Friday, April 27, 2012

INdustri Cafe gets a new look.

The boys at INdustri Cafe have been very busy getting ready for a complete redesign to their dining space. The idea was to separate the main dining area from the bar to give diners a more intimate experience and to make the bar feel like it has its own space. They contracted with Flux Designs and well, just take a look...


I think they pulled that off in record time!  I'm excited to go check it out and see the new space first hand. I'm also looking forward to the new spring menu and spring cocktail list so stay tuned for an update on that.

Go Eat.

524 S 2nd St
Milwaukee, WI 53204   

INdustri Cafe on Urbanspoon

Thursday, April 26, 2012

Fun Behind Bars with Dy Mixes : Bitters

Bitters: Complexity's Secret Weapon

Next in this series featuring what's hot in Wisconsin, I am excited about the accomplishments of Nicholas Kosevich and Ira Koplowitz, founders of Bittercube Bitters. Now, most people don't think much about bitters except when they grab the quotidian bottle of Angostura or Peychaud's for a Manhattan or a Sazerac.  This is a terrible injustice to the palate.

Bitters have been around for so long that they predate cocktails.  They were originally sold as patent medicines, particularly for the treatment of stomach maladies.  It can be difficult to know exactly who originated what in the history of cocktails, possibly because of the cocktails, but credit for the invention of bitters is generally given to Johann Gottlieb Benjamin Siegert, the surgeon-general of Simon Bolivar's Venezuelan Revolutionary Army.  Dr. Siegert formed the House of Angostura, and sold his medicine to sailors for the treatment of seasickness.  Thus, the spread of bitters began. The Royal Navy, you recall, gave its sailors gin.  Bitters and gin made a drink called Pink Gin which was popular at the time.  You remember that this was an era when the sun never set on the British Navy, and bitters went everywhere the Navy did, especially America and the Caribbean. 

Here in America, Peychaud's bitters sold so well that an innovative Louisiana bartender incorporated them into America's First Cocktail: The Sazerac. This visionary was Aaron Bird, and for many years a cocktail wasn't a cocktail unless it included bitters.  Remember when Nana said her afternoon tipple was "purely medicinal?"

Flash forward about 200 years... The paths of two more game-changing American bartenders were about to merge.  Nick Kosevich was chewing up the scenery in Minneapolis, winning practically every bartending award the city had to offer including Iron Bartender.  It was, however, his commitment to the locavore philosophy that truly cemented his future.  He honed his skills in the creation of house-made syrups and liqueurs and began making his own bitters.  Meanwhile, Ira Koplowitz was managing a Chicago bar that Details magazine called "ground zero for cocktail culture."  He, too, was crafting small batch additives like tonics, syrups and bitters, and was making a name for himself, even being published in the Rogue Cocktails book.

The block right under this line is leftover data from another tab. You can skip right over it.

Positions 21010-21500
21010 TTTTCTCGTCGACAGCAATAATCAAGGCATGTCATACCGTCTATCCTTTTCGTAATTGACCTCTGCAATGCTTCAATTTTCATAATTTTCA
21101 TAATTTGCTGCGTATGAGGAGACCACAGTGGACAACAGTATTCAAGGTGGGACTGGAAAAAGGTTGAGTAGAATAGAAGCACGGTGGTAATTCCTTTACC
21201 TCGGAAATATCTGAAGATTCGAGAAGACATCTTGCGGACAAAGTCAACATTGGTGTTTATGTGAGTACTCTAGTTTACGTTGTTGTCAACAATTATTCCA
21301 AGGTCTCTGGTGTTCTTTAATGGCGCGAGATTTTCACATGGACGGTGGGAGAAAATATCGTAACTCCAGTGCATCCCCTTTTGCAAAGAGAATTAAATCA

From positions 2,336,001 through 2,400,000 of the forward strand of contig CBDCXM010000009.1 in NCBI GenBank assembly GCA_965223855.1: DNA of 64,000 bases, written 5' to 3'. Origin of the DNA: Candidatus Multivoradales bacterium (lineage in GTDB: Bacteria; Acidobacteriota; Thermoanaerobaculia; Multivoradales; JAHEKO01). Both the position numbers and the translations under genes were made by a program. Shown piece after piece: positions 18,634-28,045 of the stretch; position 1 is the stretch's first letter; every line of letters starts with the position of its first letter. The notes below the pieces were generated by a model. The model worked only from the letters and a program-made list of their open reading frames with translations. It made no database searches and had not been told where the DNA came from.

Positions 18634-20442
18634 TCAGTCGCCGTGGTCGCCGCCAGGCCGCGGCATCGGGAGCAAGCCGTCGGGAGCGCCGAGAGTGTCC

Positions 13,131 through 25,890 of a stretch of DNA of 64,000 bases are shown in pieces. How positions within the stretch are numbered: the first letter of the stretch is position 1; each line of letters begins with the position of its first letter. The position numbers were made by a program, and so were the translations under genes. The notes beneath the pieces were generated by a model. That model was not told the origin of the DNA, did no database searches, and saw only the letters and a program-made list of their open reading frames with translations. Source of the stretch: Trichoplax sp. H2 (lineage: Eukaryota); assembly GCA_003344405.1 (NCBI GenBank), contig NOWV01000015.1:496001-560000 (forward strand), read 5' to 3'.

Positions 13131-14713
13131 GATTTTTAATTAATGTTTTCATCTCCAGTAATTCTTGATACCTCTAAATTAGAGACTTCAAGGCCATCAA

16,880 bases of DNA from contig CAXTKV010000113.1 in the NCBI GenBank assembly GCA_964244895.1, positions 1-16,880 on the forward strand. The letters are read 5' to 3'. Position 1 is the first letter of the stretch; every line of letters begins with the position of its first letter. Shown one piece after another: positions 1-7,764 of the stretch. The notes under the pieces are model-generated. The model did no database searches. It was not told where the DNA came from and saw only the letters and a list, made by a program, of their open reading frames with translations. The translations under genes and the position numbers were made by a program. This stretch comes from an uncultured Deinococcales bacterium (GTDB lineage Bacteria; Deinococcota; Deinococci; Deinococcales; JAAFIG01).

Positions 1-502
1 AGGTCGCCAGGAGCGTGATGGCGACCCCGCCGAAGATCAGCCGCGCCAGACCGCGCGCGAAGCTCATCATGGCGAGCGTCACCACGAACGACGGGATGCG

They met in the middle and began working together in Milwaukee, ultimately producing six varieties that form the backbone of their enterprise.  Any loss suffered by Minneapolis and Chicago is surely our gain.  Their work is shining a light on our city, as the accolades come pouring in.  The Milwaukee Journal-Sentinel has featured them, but Bittercube's profile has grown at a rate which speaks volumes about the quality of their work. The duo has found an audience with Playboy, Martha Stewart's Everyday Food, Bloomberg Business Week -- but any list I make here will be outdated in a week as this company continues to expand its influence, so let's leave it here for now.

The Bittercube bitters are sufficiently different from each other that even the casual mixologist will find a use for them all, and your favorite will change with the season and your mood.  The Jamaican #2 and Cherry Bark Vanilla combine to add depth and dimension to my Rum Punch, and I'll be using Bolivar to generate added excitement to my champagne cocktails for Mother's Day.  You can add them to your arsenal by ordering them online at